There is simply no way to “get the government out of marriage” without tremendous fallout. Without any role for the state in regulating marriage, people will inevitably conclude that one man – one woman marriages are not very valuable and need not be encouraged. But they surely are valuable, and having the law behind them will encourage their formation; a necessity for civilization, as it turns out. As George, et al point out:

Societies rely on families, built on strong marriages, to produce what they need but cannot form on their own: upright, decent people who make for reasonably conscientious, law‐abiding citizens. (p.270, emphasis mine)

Further, the government cannot simply bow out of the marriage regulation business, as divorces will still have to be adjudicated, for there will inevitably be disputes over marital unfaithfulness, assets, and custody of children. The state will have to involve itself in disentangling the mess after traditional marriage has been thus dismantled. This is why the libertarian argument fails. For a true libertarian would surely want less governmental intrusion into our private lives, but the de-regulation of marriage would in fact lead to more of it. A point that the authors make well:

Although some libertarians propose to “privatize” marriage, treating marriages the way we treat baptisms and bar mitzvahs, supporters of limited government should recognize that marriage privatization would be a catastrophe for limited government. In the absence of a flourishing marriage culture, families often fail to form, or to achieve and maintain stability. As absentee fathers and out‐of‐wedlock births become common, a train of social pathologies follows. Naturally, the demand for governmental policing and social services grows. According to a Brookings Institute study, $229 billion in welfare expenditures between 1970 and 1996 can be attributed to the breakdown of the marriage culture and the resulting exacerbation of social ills: teen pregnancy, poverty, crime, drug abuse, and health problems. Sociologists David Popenoe and Alan Wolfe have conducted research on Scandinavian countries that supports the conclusion that as marriage culture declines, state spending rises. (p.270, emphasis mine)

Christians are not anti-government. Rather, we seek a proper role for government; one which protects the righteous, convicts and punishes the evildoer, and plays a supporting role in encouraging virtuous living. To this end, What Is Marriage? makes a valuable contribution. I heartily commend it for your thoughtful consideration.


Written by Michael Duenes

January 27, 2011 at 10:00 pm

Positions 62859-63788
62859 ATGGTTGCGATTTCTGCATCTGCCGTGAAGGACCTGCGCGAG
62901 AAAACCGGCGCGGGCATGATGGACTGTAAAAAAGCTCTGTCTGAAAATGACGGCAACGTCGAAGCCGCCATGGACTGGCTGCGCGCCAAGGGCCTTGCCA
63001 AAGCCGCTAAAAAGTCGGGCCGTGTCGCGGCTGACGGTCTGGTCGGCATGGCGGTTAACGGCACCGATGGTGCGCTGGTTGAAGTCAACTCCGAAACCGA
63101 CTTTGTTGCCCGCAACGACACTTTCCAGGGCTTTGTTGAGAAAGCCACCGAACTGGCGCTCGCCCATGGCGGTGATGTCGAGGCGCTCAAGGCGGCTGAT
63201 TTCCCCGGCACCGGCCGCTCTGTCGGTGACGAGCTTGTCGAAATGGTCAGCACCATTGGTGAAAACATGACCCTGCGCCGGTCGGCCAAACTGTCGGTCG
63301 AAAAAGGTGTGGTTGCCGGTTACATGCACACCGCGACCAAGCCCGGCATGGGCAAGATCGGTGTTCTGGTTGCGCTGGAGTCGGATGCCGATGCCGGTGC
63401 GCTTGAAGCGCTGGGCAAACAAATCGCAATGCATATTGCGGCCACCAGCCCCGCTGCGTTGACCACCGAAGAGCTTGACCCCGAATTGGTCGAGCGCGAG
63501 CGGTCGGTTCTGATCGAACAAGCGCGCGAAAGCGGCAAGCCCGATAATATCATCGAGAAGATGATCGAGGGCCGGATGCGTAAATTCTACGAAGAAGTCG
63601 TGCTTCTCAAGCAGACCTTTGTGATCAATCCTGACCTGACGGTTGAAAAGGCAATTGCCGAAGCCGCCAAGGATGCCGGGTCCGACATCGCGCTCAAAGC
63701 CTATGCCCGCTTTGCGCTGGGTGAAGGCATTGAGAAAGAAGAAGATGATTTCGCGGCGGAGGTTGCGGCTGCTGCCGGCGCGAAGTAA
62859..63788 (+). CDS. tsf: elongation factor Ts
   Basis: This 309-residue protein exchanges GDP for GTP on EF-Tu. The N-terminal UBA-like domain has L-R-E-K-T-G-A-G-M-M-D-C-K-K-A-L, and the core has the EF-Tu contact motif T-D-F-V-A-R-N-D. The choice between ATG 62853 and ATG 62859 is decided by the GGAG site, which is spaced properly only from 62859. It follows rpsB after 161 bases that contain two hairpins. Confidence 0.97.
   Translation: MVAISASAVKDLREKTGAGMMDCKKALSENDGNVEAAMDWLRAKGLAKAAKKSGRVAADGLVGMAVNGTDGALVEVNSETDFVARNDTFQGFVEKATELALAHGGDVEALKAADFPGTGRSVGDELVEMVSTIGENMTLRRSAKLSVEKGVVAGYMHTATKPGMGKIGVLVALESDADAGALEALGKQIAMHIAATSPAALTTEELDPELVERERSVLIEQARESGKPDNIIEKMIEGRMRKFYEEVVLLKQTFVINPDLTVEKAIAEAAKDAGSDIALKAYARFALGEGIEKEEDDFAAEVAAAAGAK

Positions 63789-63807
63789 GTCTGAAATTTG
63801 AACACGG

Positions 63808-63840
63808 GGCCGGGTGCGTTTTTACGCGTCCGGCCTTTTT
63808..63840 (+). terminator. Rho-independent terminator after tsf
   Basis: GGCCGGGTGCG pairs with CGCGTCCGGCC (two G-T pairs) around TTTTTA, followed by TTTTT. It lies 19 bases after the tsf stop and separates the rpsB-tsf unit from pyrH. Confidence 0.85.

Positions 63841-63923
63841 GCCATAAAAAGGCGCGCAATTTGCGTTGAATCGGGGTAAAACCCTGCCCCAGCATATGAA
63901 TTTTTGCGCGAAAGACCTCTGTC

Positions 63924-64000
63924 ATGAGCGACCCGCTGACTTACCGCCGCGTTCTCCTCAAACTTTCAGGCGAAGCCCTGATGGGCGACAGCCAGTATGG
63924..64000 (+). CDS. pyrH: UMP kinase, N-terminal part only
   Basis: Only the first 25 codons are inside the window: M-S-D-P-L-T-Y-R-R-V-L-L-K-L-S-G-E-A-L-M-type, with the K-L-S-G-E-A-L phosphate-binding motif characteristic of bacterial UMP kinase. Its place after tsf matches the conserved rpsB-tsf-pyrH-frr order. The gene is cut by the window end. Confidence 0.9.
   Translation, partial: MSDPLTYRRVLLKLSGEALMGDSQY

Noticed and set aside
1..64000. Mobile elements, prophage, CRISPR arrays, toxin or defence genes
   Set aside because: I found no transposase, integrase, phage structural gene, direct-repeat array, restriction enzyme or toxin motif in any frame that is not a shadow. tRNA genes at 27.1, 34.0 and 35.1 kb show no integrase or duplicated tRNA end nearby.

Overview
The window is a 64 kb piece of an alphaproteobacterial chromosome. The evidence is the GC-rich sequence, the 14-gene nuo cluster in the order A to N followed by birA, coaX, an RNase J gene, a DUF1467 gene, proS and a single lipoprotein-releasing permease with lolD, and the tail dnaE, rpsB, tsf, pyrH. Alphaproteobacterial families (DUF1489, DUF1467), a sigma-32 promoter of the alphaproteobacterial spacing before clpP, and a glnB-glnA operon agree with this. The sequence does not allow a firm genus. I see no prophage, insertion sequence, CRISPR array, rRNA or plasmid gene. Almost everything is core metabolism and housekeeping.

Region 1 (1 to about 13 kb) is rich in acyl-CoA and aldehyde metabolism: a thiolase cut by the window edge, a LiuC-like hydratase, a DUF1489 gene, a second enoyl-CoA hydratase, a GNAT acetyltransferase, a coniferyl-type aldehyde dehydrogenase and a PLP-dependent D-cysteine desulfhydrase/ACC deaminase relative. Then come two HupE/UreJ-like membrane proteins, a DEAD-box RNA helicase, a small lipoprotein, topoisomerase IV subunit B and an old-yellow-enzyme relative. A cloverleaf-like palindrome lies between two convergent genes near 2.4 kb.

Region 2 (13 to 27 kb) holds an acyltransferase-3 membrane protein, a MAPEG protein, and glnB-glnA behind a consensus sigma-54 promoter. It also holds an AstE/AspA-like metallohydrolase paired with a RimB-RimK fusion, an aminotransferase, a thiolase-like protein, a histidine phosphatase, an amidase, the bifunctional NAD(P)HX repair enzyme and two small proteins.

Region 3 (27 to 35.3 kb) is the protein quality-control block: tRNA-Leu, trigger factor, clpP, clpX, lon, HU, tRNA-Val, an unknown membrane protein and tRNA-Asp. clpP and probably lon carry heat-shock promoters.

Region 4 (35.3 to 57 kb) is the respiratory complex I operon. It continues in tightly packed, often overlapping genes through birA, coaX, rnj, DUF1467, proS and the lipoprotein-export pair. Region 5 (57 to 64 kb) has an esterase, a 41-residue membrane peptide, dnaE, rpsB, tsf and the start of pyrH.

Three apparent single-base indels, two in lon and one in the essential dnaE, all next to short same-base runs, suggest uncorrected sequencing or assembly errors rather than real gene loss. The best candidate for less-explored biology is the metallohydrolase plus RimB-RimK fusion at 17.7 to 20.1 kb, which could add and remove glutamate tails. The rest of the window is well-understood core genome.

Posted in Duenes, Marriage

The “It’s Not Hurting Anyone Else” Standard

with 5 comments

We are often told today that if same-sex marriage becomes a reality, it won’t really change things all that much. It certainly won’t threaten my hetero-sexual relationship nor change the nature of my marriage, so why not let people do what they want?

We tend to live by the pervasive trope that “as long as it’s between consenting adults and is not hurting anyone else” then we should just live and let live. But the “it’s not hurting anyone else” standard is an illusion. There is no such thing as a private action by any individual which will not affect others, and indeed hurt them if it is a sinful private action. Bill Clinton’s sexual dalliance with Monica Lewinsky hurt an entire nation, and frankly, is still hurting it in ways we’re not aware of on the surface. Can one do what Mr. Clinton did and not weaken the office of the President?  The private decisions I make every day affect many people around me, often without my knowing it, because each private decision and action lends to the formation of my character, for good or for ill, and my character will be reflected in my many relationships, for good or for ill. The same would be true for same-sex marriage. As Jennifer Roeback Morse concludes so well in her piece, Marching on the Right Side of History,

As acceptance of gender-neutral marriage spreads throughout society, some same sex couples will not be “gay:” they will be forming same sex unions of convenience. And even among the gays and lesbians who marry, not all of them will be the most committed ideologues. Some will just want to live the ordinary lives that advocates of same sex marriage have been promising them. But biology will assert itself. Children with father-hunger will start to speak up. Young people will start to notice that some of the differences between men and women actually matter. Mothers in same sex unions will start to notice that raising sons without fathers is harder than they had been led to believe. Suppressing all these feelings in all these people will simply not be possible indefinitely. Not everyone will remain silent. Abortion advocates never anticipated the Silent No More campaign, wherein women suffering the after-effects of their abortions began to speak up. As time marches on, the brutality of the marriage “equality” regime will become just as obvious as the brutality of the abortion regime is today. The children themselves will eventually have something to say about all this. Today, the energy and enthusiasm of the young is on the side of life. And in spite of everything we hear today, the same will be true of natural marriage. Conjugal marriage is the Right Side of History.

You can read her entire piece here.


Written by Michael Duenes

January 26, 2011 at 3:46 pm

Posted in Duenes, Ethics, Marriage